The writer is the founder of TheaCare, a women’s health companion in India and curator of women’s health festival FemmeCon
Women’s health has historically been medically under-researched and culturally blindsided. This has been costing women not just their dignity, but also their lives. The rise of a new business category FemTech – technology specifically for women’s health – has the potential to radically transform not just how business has been done so far, but also how science has excluded women until now.
To begin with, women are underrepresented in medical leadership. They have been absent from medical research for centuries. It was only in 2016 that the US National Institutes of Health (NIH) framed policy that required sex to be considered as a biological factor for medical research. It was as late as 1993 that US federal law was enacted requiring women to be included in medical research funded by the NIH.
The landmark 2001 study ‘The Girl Who Cried Pain’, has shown how women are more likely to have their pain dismissed by doctors, and less likely to receive aggressive treatment when diagnosed. The International Pelvic Pain Society estimates that 61% of women suffering from chronic pelvic pain don’t even know what’s causing it.
According to a Leeds University research, women are 50% more likely to be misdiagnosed after a heart attack. Women are also more likely to be told that their pain is “psychosomatic”. Therefore PMS and PMDD continue to be considered a myth or a mental illness, even though they are mainly hormonal issues, with nearly 60 million women being seriously affected by it.
Given this, how can women write themselves back into a conversation, a gender-blind infrastructure, for the sake of the dignity and lives? FemTech – the use of digital health to manage health issues in women – is the reformed, inclusive, purposeful tech that is delivering on the promise of taking everyone along. It is an industry poised to be worth $50 billion by 2025.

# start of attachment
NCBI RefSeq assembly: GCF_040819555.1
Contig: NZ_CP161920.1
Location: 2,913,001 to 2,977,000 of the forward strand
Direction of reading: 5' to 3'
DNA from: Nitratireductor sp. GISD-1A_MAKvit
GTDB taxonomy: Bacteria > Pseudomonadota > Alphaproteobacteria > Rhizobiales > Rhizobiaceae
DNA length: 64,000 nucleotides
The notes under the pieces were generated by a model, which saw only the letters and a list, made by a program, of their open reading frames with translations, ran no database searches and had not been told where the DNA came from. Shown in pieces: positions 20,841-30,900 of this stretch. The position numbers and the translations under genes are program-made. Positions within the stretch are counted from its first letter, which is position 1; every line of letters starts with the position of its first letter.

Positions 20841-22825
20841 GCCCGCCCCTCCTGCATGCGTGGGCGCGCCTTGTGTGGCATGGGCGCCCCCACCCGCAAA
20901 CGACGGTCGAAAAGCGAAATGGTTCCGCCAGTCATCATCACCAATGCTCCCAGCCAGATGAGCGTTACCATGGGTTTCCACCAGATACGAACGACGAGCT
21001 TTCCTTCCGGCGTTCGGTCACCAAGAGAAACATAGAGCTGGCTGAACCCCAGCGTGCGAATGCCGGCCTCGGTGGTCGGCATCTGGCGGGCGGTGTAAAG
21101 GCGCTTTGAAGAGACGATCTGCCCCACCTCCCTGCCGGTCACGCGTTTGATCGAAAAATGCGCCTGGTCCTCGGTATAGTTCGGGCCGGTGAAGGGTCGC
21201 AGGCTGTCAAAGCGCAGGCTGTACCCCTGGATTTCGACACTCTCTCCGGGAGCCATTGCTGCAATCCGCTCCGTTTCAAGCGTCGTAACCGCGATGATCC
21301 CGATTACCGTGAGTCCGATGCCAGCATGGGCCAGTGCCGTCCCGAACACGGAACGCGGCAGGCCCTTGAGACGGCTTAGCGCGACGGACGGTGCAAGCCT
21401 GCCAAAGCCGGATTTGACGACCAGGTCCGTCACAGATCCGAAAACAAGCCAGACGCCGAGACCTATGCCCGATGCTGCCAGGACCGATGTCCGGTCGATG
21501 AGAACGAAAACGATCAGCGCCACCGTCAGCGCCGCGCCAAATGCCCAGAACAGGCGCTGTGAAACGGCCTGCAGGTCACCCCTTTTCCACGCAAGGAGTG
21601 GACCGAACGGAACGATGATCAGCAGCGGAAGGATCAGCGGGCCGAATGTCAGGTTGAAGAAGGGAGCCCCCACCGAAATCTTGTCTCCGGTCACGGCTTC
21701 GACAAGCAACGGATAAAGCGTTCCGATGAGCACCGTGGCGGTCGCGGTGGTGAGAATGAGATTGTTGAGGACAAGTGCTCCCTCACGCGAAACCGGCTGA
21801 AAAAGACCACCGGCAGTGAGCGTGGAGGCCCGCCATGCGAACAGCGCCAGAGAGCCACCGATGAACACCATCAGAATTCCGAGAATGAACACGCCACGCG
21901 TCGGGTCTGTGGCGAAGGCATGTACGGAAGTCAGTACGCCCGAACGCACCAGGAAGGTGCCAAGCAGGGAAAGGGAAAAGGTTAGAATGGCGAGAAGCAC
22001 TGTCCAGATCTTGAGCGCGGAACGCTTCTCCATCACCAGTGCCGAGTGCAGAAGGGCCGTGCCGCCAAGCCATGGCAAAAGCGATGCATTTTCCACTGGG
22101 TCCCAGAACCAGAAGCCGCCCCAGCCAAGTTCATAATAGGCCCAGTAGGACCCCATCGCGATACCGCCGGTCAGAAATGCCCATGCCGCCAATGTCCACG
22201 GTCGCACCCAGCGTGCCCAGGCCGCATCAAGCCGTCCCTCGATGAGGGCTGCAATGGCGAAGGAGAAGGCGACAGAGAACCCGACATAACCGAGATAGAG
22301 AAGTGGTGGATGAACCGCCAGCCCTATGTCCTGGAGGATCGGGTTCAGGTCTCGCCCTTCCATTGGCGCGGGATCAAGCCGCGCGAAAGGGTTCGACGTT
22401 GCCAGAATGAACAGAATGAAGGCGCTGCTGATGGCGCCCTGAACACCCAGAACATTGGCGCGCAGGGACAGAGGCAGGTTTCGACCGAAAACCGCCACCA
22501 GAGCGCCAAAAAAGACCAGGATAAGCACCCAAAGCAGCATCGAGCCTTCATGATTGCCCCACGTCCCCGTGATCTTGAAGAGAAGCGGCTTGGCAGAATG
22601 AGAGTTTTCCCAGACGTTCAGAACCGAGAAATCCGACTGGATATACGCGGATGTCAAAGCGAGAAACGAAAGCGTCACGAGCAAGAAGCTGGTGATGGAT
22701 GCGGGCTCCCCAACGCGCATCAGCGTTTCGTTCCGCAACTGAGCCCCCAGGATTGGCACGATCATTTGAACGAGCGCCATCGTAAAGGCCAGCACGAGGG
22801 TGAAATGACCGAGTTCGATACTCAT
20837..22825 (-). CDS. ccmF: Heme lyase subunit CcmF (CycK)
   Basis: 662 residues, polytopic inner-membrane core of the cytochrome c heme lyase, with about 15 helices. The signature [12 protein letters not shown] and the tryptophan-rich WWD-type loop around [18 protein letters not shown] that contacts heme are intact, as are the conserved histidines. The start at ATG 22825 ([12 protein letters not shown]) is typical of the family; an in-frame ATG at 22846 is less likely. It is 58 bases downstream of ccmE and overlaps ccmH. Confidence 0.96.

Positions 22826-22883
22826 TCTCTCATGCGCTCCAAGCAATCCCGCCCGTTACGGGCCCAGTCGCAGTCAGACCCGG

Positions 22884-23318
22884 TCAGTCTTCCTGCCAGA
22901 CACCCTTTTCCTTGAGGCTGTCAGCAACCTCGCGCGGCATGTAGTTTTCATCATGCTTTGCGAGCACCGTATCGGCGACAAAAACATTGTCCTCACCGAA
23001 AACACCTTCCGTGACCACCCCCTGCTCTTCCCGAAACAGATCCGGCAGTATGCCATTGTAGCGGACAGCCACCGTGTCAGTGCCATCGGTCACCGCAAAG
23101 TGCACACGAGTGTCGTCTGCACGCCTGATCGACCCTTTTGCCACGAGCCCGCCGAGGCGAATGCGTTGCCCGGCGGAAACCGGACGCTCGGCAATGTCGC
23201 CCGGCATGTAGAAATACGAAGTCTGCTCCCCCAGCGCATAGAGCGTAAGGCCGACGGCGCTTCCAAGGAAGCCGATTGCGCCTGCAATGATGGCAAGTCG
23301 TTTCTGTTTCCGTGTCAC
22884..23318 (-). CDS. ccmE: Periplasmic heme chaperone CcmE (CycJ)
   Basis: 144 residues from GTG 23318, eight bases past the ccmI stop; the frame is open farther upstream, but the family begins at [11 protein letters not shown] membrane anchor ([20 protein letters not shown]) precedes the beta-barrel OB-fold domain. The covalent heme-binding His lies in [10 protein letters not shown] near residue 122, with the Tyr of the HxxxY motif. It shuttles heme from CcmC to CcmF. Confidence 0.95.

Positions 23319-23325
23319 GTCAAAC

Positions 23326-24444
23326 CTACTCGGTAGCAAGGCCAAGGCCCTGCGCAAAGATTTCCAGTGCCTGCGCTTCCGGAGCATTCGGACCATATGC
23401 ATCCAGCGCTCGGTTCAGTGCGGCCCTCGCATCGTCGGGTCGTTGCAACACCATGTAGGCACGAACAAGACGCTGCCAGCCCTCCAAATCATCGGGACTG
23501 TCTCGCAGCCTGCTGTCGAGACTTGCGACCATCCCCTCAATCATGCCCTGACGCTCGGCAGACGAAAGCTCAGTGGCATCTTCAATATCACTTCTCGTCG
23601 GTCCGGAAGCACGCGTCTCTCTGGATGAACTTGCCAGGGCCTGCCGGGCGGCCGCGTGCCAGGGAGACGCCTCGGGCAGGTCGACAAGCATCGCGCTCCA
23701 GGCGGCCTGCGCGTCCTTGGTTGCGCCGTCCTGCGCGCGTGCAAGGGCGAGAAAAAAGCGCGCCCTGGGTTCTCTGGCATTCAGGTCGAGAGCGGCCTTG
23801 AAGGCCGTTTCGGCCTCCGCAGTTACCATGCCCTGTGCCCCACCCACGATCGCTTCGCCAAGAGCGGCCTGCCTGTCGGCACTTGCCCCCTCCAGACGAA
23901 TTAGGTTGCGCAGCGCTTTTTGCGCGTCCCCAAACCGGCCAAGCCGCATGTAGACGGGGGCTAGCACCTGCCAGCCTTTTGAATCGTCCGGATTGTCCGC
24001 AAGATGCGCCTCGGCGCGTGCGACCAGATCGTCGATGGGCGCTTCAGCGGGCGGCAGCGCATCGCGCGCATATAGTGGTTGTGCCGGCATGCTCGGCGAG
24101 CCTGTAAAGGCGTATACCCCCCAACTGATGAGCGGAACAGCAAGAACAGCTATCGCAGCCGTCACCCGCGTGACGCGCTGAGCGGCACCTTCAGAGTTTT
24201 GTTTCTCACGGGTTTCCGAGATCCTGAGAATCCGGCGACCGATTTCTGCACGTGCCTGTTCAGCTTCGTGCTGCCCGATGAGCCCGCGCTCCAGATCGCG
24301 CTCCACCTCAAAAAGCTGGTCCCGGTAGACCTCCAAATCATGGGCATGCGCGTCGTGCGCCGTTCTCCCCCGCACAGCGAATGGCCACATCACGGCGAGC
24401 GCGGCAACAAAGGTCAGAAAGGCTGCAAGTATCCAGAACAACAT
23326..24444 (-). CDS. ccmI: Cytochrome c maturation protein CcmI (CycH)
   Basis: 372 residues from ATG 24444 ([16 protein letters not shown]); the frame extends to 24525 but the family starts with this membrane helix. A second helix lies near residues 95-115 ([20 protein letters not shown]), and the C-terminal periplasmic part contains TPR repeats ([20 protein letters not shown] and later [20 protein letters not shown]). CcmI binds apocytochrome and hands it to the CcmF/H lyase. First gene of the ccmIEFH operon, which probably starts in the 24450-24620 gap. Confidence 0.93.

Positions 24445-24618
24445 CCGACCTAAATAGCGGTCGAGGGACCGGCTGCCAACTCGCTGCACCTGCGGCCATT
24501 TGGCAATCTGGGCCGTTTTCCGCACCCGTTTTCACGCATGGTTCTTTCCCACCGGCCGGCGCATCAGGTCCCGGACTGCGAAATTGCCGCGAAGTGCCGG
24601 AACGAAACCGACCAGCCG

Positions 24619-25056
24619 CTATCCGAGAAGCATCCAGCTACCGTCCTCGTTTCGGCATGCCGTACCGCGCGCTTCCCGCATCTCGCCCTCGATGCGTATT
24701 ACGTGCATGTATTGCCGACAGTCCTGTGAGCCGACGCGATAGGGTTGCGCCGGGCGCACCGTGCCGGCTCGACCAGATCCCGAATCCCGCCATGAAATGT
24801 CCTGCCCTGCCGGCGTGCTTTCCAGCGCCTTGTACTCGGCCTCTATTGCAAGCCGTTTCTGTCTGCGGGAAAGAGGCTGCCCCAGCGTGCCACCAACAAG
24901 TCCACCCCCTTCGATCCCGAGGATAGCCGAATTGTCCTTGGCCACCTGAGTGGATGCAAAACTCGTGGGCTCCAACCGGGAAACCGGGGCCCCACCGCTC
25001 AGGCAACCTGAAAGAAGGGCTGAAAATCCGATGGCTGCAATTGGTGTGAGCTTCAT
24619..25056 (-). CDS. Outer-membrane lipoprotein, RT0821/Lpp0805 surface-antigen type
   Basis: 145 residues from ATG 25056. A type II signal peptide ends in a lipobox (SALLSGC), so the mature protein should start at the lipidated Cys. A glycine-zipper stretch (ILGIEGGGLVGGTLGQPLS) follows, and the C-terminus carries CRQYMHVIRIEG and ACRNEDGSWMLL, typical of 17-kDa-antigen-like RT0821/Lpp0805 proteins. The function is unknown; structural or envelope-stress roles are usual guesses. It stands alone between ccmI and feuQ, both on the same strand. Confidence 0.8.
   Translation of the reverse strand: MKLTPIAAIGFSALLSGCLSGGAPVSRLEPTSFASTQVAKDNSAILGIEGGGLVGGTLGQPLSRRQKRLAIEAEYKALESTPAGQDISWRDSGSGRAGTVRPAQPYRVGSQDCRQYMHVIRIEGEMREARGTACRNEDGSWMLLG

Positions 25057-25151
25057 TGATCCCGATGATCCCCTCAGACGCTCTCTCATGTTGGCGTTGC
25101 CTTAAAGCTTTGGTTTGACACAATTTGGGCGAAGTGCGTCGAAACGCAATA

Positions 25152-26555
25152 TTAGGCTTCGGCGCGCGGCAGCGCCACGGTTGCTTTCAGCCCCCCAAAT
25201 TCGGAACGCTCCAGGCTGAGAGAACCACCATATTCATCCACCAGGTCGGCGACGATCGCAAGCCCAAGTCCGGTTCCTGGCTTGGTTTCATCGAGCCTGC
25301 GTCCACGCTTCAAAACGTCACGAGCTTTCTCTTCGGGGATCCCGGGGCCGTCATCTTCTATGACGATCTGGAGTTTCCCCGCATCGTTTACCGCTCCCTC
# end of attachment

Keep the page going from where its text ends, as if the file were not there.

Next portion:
However, many consider this too simplistic, especially in South Asia. Girls are still dropping out of schools in India because of lack of period products and disposal systems. Most women in India do not have access to technology. When basic amenities are inaccessible, the transformative potential of FemTech is questioned.
However, FemTech is more than just individual digital tools on a smartphone. It is a thought-intervention that inserts women into medical research with a much broader, rights-based approach to medicine that includes diagnostics, software and medical research. There are many FemTech organisations working to increase last-mile outreach of healthcare services for women, at affordable prices, disrupting the supply chain.
Menopause, which has been as stigmatised as menstruation in our culture, is now finally getting the attention it deserves, with different companies catering to this demographic through interventions in clothing, food or understanding hormonal shifts. Addressing the twin problems of painful invasive examinations and delayed diagnosis, menstrual blood from a “smart tampon” is being used to detect and diagnose endometriosis.
The breakthrough lies in the fact that a home-kits containing the “smart tampon” now replaces anxious visits to the doctor, and painful diagnostic procedures. More importantly it recasts menstrual blood as an important indicator of health, a useful tool that can help diagnose women’s illnesses instead of a “curse”, or just an inconvenience that must be managed for five days a month.
FemTech attracts almost only 1.4 % of the capital invested in healthcare overall, and 80% of VCs have not yet invested in women’s health. The patriarchy we see in our lives, impacts funding in the FemTech space as well. True, of late there has been a profusion of period and fertility tracking apps in the market, leading to the fear that FemTech may be unable to dismantle the patriarchal impetus to essentialise women as vessels of reproduction. However, over the years, that fear has definitively been put to rest among many, with a wide variety of FemTech products and services subverting traditional cultural taboos effectively.
Despite all its teething troubles, FemTech deserves more than just a chance. It needs investment. South Asia comprises nearly 25% of the world’s female population, but not even 1% of the FemTech investment is being made in this region. With FemTech, we have the power to de-stigmatise, radicalise, and feminise the non-inclusive patriarchal structures that have so far framed women’s health and autonomy.